I'm obsessed with my new blog. I spend hours devising tactics for directing traffic to it, then I pore over the results over at Google Analytics, where, for example, I can learn that on the first day in the existence of sleeping alone and starting out early, my site had 16 unique visitors and a total of 33 visits (I assume that the 17 extra visits all came from me). I'm aiming upward, upward, upward, and directing my energies toward herding the cats my way.
Why do I care? I mean, other than for the obvious reason that if I've spent all this time carefully and lovingly crafting a blogpost I want people to read it? The short answer is that social media makes us consider, and target, our intended audience in more complex ways.
New media guru Howard Rheingold has written about the participatory potential of blogging, explaining that "[b]ecause the public sphere depends on free communication and discussion of ideas, it changes when it scales—as soon as your political entity grows larger than the number of citizens you can fit into a modest town hall, this vital marketplace for political ideas can be influenced by changes in communications technology."
As bloggers are well aware, the potential is enormous for scaled-up communication via digital technology--but in a real sense, the true potential is never fully realized. It can't be: Among the constraints and affordances of new media technology is the fact that it enables nearly anyone to become a mediamaker. Cutting through the noise, reaching all members of one's potential public, is possible in theory but futile in practice. We don't any of us live anymore in a world where we can expect the person living, working, or studying next to us to have read the same news stories as we have, even though we all have increased access to the news.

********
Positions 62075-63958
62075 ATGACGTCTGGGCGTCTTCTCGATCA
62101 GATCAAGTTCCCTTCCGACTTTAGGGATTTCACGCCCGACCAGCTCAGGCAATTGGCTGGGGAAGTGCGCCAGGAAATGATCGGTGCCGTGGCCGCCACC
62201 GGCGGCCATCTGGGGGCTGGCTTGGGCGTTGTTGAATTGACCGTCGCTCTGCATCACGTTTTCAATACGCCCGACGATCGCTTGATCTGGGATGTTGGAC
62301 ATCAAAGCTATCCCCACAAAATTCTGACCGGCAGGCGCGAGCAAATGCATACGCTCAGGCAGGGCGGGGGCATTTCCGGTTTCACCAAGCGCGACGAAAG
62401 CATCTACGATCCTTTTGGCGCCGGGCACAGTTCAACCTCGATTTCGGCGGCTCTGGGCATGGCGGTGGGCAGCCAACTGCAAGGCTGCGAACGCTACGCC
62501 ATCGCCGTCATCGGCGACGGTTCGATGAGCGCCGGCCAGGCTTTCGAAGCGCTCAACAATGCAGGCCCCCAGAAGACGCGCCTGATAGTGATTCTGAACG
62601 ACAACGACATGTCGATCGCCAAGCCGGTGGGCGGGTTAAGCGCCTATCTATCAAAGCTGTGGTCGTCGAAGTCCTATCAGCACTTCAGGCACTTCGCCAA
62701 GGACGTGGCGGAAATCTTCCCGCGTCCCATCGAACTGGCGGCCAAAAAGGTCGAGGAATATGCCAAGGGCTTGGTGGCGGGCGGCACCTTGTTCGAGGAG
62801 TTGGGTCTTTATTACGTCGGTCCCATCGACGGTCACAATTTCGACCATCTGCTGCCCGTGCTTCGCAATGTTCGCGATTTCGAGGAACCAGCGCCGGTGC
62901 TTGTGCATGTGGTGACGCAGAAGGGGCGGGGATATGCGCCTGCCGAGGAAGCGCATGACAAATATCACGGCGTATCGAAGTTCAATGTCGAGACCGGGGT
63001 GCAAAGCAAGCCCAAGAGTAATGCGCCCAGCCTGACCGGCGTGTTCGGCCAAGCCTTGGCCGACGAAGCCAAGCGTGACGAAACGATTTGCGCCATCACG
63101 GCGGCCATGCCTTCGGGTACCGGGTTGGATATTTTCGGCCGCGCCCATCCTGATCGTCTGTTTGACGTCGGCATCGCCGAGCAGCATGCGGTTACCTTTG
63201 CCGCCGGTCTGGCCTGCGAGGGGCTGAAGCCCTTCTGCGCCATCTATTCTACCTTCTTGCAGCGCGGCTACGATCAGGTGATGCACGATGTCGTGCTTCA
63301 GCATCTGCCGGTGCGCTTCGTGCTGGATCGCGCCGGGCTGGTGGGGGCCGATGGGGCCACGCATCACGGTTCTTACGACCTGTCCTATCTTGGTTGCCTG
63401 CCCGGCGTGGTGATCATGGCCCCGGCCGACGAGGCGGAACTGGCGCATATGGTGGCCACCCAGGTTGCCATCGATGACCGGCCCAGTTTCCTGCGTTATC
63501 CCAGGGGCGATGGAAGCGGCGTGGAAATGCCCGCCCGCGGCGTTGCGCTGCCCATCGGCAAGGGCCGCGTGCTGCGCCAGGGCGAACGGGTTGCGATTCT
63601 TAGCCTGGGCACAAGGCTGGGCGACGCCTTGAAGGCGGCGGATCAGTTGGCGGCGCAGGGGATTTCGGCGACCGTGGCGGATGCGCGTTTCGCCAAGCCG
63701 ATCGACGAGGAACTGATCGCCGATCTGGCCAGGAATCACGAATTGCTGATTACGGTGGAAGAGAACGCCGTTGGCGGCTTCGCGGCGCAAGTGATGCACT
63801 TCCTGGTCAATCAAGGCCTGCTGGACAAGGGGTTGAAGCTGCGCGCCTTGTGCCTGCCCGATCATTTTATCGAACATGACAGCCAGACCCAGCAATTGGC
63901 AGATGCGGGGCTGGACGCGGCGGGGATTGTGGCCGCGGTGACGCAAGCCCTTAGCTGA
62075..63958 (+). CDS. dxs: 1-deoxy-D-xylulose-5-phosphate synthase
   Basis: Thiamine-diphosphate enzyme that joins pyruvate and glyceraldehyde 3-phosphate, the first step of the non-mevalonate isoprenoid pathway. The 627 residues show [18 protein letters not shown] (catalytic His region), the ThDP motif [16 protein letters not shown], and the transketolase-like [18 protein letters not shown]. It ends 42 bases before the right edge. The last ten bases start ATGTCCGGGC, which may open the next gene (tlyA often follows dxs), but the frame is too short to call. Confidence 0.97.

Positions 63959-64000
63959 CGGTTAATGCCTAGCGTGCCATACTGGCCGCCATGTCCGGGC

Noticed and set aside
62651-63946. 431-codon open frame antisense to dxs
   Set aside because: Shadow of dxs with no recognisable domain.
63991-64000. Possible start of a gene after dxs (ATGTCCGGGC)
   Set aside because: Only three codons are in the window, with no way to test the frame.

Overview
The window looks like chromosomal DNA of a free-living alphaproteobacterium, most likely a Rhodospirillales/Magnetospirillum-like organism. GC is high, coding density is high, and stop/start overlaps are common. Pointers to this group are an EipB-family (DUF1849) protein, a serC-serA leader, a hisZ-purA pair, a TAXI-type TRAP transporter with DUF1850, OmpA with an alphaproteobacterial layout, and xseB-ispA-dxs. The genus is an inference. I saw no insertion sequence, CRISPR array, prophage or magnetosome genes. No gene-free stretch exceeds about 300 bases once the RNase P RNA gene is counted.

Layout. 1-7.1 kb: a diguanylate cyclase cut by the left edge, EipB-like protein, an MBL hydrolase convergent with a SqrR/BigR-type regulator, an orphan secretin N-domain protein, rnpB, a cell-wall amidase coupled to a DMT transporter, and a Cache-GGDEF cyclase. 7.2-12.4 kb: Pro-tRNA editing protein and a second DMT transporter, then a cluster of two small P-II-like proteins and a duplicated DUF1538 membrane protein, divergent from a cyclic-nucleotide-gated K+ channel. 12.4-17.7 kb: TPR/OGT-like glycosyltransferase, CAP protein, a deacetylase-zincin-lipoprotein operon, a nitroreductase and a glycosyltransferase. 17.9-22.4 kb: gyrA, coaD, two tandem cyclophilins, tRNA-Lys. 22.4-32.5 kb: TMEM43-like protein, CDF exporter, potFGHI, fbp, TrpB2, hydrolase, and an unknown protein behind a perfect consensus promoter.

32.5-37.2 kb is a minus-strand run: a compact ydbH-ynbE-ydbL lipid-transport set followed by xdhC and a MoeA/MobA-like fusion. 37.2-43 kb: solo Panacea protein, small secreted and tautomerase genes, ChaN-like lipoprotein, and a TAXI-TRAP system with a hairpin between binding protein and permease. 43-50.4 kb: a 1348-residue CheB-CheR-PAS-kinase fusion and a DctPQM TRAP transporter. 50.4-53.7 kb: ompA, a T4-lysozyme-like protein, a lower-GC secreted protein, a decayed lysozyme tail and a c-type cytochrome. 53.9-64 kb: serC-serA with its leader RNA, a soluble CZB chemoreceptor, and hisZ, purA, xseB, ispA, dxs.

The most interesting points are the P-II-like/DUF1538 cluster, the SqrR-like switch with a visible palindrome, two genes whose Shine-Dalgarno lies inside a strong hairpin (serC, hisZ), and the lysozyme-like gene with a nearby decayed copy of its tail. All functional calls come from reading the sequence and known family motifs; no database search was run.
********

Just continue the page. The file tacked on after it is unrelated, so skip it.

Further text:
That doesn't mean we can't try; and, in fact, Rheingold and others point to the "generative" power of public voice in a new media context. He writes:
In one sense, public voice can be characterized not just as active, but as generative—a public is brought into being in a sense by the act of addressing some text in some medium to it. Michael Warner has argued that any particular public (as distinguished from “the public”) comes into being only when it is addressed by a media text, rather than existing a priori—“it exists by virtue of being addressed.” By writing a blog post about an issue, a blogger brings together people whose only common interest is the issue addressed, bringing about “a relation among strangers” that would probably not otherwise exist. Creating a wiki about a local issue has the potential to precipitate a public that can inform itself, stage debates, even organize collective action.
So far on this blog, I've published a poem, written about boobies, spoken to my hope for the future of academia, and, now, pleaded for readers. I'm not yet sure who my public is; not yet sure what type of action I'm interested in engaging my public in, other than alerting them to my take on some things that have attracted my attention.
I wonder if I'll experience this blogging thing like I experienced teaching when I was new to the profession. Often, especially in my first few semesters, I would bluster into the classroom with some vague idea of what I wanted to do, what I wanted to teach; it was only after the class was over that I was able to work out what I was doing and how well I'd done it. I'd go back in the next day armed with just that tiny bit of extra awareness and confidence, which led to increased awareness and confidence, and so on.
For now, I'll just settle for readers. Please read my blog. You can also comment on it if you like.